As Editors of Glaucoma Now and together with our publishing team we are happy to present our second issue for 2020 with the main topic: The Role of IOP in Glaucoma. In this issue, experts James Brandt, Paul Kaufman and Carol Rasmussen, Robert Ritch along with Colin Clement and Pushpa Raman share their wealth of knowledge and experience.
- Special Focus: Tonometry in the 21st Century – New Technologies, New ChallengesShow lessShow more
Author: James D. Brandt, M.D.
Tschannen Eye Institute, University of California, Davis, Sacramento, California, USA
- Glaucoma is unique among chronic diseases in that its primary risk factor and therapeutic target (IOP) is measured only a few times a year in most patients.
- Goldmann tonometry (GAT) is the most widely-used method of tonometry worldwide and is generally regarded as a ‘gold standard’ – but even under ideal conditions GAT has a reproducibility (precision) of only ± 2.5 mmHg.
- Central Corneal Thickness (CCT) is a major confounder of GAT accuracy but ‘correction’ formulae and nomograms should not be used to ‘correct’ GAT measurements for individual patients, even when available in electronic health records.
- The material properties of the cornea play an important role in GAT error and likely dwarf the influence of CCT. Corneal Hysteresis (CH) can only be measured by the Ocular Response Analyzer (ORA) but a compelling body of data suggest low CH is a powerful risk factor for glaucoma and progression
- Home tonometry is emerging as another tool in the management of glaucoma
- Implantable or wearable devices that measure IOP continuously will supplant our office-based ‘snapshots’ of IOP. How we analyze the coming deluge of IOP data from these devices will be a crucial challenge in the coming decades.
- What's New: Natural and created outflow pathways in medical and surgical glaucoma treatment: trabecular, uveoscleral and subconjunctivalShow lessShow more
Author: Paul L Kaufman M.D. and Carol A Rasmussen M.S.
Department of Ophthalmology and Visual Sciences, University of Wisconsin, Madison, USA
- Medical therapy – new drugs
- Drug delivery
- Conventional and unconventional outflow
- Lymphatic and distal conventional outflow
- Gene and stem cell therapy
- Laser treatment
- MIGS devices
- Clinical Issues: The importance of Glaucoma and Obstructive Sleep Apnea Syndrome?Show lessShow more
Author: Robert Ritch, MD
Einhorn Clinical Research Center, New York Eye and Ear Infirmary, New York, NY, USA
- Relatively common, increasingly recognized but still far under-diagnosed, Obstructive Sleep Apnea Syndrome (OSAS) sufferers experience apneic and hypopneic episodes during sleep.
- OSAS symptoms include daytime fatigue, headaches, difficulty concentrating and memory problems.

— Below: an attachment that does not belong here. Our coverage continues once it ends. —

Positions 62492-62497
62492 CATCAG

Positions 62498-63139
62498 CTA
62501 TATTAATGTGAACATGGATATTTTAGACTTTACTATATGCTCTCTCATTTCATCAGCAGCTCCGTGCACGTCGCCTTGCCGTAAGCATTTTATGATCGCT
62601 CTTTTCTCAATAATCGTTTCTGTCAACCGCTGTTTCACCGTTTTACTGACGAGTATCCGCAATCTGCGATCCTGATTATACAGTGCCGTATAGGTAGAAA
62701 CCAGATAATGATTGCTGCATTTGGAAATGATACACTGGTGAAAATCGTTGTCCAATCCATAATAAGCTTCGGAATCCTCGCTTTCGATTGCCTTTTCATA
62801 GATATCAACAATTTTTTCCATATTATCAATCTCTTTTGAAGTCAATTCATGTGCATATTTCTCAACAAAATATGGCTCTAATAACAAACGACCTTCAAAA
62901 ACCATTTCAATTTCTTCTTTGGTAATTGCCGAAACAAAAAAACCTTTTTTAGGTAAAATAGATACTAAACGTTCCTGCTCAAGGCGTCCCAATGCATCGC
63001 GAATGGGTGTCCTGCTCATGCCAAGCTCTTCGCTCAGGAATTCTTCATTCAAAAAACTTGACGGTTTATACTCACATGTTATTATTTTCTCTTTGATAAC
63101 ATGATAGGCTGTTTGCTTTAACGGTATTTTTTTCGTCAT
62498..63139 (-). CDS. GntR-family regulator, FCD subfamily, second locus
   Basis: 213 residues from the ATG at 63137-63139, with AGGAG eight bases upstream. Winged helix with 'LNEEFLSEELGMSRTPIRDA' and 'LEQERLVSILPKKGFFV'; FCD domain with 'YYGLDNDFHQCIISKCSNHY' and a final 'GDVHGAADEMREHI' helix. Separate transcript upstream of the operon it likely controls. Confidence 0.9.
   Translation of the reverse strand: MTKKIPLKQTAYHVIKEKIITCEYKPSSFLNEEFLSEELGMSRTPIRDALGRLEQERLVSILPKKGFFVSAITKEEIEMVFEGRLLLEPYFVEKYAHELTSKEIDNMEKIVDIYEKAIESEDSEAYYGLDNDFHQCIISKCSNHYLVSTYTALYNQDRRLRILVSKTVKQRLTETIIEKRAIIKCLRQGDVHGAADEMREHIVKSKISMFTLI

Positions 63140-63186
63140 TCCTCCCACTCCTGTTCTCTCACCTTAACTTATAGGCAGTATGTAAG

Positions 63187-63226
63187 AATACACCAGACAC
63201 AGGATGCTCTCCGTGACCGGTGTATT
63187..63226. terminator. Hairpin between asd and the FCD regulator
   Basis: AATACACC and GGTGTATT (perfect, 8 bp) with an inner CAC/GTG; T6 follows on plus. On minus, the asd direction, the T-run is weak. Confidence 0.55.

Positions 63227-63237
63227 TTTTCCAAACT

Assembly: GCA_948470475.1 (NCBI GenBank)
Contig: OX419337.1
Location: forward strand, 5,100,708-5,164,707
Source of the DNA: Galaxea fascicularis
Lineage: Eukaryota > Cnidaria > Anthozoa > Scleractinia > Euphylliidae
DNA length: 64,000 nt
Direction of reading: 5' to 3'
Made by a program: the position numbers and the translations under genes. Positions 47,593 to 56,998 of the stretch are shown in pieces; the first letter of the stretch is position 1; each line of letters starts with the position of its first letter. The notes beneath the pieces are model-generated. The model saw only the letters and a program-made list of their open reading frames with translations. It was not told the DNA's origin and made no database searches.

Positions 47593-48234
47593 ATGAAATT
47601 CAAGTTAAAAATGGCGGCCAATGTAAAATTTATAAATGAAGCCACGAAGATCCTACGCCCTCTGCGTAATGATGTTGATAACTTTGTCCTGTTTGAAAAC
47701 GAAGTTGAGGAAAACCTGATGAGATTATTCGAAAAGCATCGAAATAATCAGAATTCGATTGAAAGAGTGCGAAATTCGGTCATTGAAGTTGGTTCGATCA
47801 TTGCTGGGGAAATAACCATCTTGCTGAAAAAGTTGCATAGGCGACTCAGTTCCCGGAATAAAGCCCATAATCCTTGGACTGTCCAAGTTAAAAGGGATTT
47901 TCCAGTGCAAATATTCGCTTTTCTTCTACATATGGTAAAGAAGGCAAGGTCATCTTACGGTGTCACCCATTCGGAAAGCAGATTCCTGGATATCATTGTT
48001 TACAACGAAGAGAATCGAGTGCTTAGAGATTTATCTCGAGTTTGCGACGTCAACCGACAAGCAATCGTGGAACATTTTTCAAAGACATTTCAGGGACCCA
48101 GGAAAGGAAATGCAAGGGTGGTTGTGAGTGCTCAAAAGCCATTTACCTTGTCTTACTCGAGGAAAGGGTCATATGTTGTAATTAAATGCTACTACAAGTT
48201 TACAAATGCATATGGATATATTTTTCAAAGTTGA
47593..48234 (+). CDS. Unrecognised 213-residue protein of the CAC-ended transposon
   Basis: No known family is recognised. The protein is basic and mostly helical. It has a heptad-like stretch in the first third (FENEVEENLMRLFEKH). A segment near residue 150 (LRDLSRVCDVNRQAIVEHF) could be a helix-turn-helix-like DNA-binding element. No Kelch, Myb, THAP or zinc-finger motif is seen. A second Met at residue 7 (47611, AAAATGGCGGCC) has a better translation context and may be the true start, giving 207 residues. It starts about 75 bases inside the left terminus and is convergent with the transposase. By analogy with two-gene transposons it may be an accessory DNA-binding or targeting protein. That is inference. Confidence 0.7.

- OSAS has been correlated with glaucoma and is a risk factor for glaucoma progression, especially in normal-tension glaucoma (which is also under-diagnosed).
- The severity of OSAS has been correlated with the extent of glaucomatous damage.
- OSAS reduces ocular perfusion pressure (blood flow to the optic nerve), resulting in decreased oxygen supply (ischemia) and predisposes the eye to glaucomatous damage.
- Continuous positive airway pressure (CPAP) - the most common treatment for OSAS – improves ocular blood flow and may stabilize glaucoma progression
- OSAS and systemic hypertension are associated with each other and CPAP treatment can lead to improvement in control and lowering of elevated blood pressure.
- Practical Tips: IOP assessment with the water drinking test (WDT)Show lessShow more
Author: Pushpa Raman MD, MS Ophthal (UM), PICO1, Colin I Clement MBBS BSc (Hons) PhD FRANZCP FGS2
1 Glaucoma Fellow, Sydney Eye Hospital, Sydney Australia
2 Staff Specialist, Glaucoma Unit, Sydney Eye Hospital, Sydney Australia
- It is essential to identify both IOP-dependent and non IOP-dependent factors to understand why progression takes place in glaucoma patients with apparently satisfactory IOP control as measured in clinics.
- Current 24-hour ambulatory, continuous IOP monitoring devices are not cost-effective.
- Surrogate measures such as inter-visit IOP variation or diurnal IOP curves, although helpful, are sometimes impractical.
- Water drinking test (WDT) is a feasible, evidence-based alternative measure to determine IOP fluctuation and peak IOP clinically.
- Peak WDT-induced IOP correlates well with peak diurnal IOP and may help to identify patients with significant IOP spikes and fluctuations.
- The WDT requires the patient to drink a given volume of water (a fixed volume of 800 ml, or 10 ml of water /kg body weight) in 5 minutes; IOP is measured at 15-minute intervals post water consumption.
- WDT is a reliable test to identify peak IOP that correlates with peak circadian IOP and to estimate risk of progression in treated glaucoma patients
- WDT response allows clinicians to evaluate the efficacy of current IOP lowering interventions for an individual patient and to tailor the treatment plan accordingly.